Monday, May 03, 2010

The Two Mountains

I've been reading some books about painting (a hobby of mine) and ran across a description of how to paint mountains.

Basically the book said that mountains up close have clear colors and shapes and that the colors get duller and the shapes less distinct with distance.

This sent my mind off in a totally unrelated direction.

It seemed to me that if you stood on Mt. Alpha and looked around you, everything would be pretty clear. Trees, rocks, streams, annoyed grizzly bears, and so forth. But if you lift your eyes and look far off across the wide valley toward Mt. Omega, it would look faded and indistinct.

However, if you drove the 47.5 miles across the valley and then hiked up Mt. Omega, then it would be wonderfully clear. Bears, gold mines, cliffs, trees and ticks would all be obvious. But then, if you look back at Mt. Alpha, you would find that it has become fuzzy and indistinct.

And this seemed to me to be a parable of how we Christians need to think about such doctrines as the Sovereignty of God and Free Will.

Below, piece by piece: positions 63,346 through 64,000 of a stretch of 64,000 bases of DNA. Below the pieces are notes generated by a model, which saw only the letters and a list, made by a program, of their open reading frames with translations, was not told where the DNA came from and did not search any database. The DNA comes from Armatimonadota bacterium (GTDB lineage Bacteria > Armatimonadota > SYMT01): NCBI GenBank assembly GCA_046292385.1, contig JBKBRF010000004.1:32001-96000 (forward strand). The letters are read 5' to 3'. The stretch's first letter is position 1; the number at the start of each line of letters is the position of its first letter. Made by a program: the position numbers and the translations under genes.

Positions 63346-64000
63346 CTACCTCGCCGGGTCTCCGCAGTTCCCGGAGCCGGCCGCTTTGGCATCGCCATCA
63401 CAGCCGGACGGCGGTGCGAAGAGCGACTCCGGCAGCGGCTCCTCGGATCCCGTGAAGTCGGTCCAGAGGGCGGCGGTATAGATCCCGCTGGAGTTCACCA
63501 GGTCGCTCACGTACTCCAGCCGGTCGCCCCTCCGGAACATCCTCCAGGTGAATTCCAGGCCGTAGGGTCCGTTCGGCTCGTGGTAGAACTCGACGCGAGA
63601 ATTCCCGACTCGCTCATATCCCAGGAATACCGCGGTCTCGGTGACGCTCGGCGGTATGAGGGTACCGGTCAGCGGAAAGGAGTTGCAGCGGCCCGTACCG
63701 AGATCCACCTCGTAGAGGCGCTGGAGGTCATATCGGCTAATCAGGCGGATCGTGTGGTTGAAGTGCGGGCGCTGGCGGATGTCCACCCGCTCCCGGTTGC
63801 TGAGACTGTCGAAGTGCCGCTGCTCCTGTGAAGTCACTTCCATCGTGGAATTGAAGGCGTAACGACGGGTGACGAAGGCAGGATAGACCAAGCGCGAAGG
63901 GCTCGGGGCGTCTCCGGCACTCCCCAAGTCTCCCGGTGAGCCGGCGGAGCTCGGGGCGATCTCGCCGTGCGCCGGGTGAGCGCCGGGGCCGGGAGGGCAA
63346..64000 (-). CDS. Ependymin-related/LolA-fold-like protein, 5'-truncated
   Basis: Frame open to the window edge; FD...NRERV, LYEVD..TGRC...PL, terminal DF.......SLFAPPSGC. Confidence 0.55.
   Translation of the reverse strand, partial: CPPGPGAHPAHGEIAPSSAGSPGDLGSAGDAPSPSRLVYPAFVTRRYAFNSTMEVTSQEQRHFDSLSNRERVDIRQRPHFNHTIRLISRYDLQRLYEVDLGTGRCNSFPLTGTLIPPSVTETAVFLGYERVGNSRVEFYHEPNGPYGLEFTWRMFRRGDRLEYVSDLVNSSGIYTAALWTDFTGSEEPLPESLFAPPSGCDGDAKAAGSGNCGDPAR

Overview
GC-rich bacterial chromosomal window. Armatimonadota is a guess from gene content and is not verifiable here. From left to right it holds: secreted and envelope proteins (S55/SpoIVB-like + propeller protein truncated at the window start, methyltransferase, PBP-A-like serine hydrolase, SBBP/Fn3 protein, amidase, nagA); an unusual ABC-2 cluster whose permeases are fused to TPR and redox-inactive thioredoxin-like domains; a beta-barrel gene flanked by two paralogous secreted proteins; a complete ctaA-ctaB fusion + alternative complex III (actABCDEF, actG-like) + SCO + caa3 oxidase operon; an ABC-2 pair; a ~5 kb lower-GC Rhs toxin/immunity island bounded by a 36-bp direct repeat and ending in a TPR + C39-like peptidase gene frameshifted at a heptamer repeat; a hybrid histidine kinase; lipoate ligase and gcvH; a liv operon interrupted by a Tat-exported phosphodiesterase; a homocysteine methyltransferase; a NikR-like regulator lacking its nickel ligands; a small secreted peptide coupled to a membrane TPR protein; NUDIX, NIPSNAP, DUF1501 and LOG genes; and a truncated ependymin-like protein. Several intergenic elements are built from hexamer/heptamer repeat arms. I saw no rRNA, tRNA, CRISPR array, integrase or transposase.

If you consider just the sovereignty of God, everything is quite clear. God is in charge of everything and that's that. But, then, if you glance up from Mt. Sovereignty and look over at Mt. Free Will, Mt. Free Will is hazy and difficult to understand. How can people have a free will if God is in charge of everything?

But then, if you drive over to Mt. Free Will, it looks pretty clear. People have a free will and they can make real decisions. But then if you look back at Mt. Sovereignty then it becomes indistinct. How can God really be in charge if humans have a free will?

Both mountains are completely real. You can climb each one and examine it in microscopic detail, but if you look at one from the other, the one you are not standing on is indistinct.

As humans, we don't have a God's-eye view. We can't clearly see both at the same time, as God can. But we can see them one at a time, and we can trust that though we may not be able to understand them both together, God can.

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